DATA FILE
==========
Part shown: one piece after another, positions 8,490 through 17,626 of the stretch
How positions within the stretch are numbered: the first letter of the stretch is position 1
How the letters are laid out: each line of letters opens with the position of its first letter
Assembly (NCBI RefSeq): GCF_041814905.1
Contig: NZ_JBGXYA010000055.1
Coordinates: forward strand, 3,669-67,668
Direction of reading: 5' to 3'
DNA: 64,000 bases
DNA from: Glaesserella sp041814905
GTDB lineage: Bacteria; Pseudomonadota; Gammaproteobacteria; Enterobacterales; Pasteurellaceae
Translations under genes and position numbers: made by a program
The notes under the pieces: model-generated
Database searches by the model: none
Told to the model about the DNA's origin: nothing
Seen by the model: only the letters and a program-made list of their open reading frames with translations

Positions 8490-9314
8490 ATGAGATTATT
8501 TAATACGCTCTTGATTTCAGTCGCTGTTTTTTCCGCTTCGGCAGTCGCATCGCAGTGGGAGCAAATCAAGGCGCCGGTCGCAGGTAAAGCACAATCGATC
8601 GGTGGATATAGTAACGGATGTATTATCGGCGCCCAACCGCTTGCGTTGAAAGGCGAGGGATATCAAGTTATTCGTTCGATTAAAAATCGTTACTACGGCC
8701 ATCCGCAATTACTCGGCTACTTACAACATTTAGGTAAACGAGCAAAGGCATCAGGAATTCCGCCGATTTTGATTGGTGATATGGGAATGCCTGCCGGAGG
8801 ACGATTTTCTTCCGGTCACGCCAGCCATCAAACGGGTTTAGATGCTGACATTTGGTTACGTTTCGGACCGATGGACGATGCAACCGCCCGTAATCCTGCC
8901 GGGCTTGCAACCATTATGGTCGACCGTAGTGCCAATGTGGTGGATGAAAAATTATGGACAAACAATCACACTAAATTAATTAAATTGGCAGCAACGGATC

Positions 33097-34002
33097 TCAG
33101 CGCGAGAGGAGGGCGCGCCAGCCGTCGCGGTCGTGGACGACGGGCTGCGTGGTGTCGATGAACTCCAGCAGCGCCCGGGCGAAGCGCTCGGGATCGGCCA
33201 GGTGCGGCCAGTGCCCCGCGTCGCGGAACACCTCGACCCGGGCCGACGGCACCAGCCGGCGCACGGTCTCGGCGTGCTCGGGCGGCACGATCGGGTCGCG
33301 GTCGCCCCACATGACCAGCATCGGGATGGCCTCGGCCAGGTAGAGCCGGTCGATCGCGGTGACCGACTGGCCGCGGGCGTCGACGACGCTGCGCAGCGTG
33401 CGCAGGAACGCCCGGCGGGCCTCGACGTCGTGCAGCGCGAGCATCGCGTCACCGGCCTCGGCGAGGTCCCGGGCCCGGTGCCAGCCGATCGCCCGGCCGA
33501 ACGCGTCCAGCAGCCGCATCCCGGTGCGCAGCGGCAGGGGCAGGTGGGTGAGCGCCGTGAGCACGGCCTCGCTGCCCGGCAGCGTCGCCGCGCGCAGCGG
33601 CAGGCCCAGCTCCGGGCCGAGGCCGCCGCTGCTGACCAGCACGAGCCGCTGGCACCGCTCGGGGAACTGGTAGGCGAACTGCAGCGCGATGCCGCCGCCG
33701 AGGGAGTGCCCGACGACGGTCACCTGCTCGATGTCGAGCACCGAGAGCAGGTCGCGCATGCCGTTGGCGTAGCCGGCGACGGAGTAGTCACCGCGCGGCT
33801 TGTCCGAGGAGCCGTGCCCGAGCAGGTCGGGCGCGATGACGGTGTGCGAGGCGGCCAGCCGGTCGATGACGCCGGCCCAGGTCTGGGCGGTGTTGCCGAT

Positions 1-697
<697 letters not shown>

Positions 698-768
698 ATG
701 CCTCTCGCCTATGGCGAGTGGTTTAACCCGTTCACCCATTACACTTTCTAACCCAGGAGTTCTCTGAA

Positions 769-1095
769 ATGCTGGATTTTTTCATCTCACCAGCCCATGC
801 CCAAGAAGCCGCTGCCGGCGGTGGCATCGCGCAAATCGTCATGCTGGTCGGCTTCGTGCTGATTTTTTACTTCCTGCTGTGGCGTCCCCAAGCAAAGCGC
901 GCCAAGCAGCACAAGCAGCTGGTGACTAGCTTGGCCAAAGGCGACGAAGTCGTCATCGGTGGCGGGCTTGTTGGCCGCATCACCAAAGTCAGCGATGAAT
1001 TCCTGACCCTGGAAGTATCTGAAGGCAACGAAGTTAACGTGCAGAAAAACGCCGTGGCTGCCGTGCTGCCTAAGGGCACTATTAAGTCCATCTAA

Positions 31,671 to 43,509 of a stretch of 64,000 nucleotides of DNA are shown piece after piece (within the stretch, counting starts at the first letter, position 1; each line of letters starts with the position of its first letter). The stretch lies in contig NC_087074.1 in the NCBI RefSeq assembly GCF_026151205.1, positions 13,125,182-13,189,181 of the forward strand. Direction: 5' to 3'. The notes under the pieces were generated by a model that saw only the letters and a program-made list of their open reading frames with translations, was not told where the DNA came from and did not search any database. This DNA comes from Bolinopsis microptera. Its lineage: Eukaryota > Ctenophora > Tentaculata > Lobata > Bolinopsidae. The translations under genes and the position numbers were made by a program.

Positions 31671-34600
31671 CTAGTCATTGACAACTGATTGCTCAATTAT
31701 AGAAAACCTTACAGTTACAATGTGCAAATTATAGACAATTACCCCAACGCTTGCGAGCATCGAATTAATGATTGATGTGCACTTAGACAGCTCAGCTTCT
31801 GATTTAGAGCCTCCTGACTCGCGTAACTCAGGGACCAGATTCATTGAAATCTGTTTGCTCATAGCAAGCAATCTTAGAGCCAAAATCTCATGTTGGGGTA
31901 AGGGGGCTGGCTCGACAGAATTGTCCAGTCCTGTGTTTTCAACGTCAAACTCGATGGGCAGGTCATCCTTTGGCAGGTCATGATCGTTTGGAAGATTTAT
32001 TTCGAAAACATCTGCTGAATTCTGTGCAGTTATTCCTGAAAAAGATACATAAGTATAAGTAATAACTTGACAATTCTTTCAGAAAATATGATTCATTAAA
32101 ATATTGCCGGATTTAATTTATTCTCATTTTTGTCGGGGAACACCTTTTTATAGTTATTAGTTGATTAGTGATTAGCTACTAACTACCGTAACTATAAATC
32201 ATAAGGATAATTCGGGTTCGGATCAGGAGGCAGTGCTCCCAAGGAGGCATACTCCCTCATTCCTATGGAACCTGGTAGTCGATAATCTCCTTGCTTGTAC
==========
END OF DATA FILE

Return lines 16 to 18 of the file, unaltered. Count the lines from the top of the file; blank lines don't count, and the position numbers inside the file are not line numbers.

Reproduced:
Positions 8490-9314
8490 ATGAGATTATT
8501 TAATACGCTCTTGATTTCAGTCGCTGTTTTTTCCGCTTCGGCAGTCGCATCGCAGTGGGAGCAAATCAAGGCGCCGGTCGCAGGTAAAGCACAATCGATC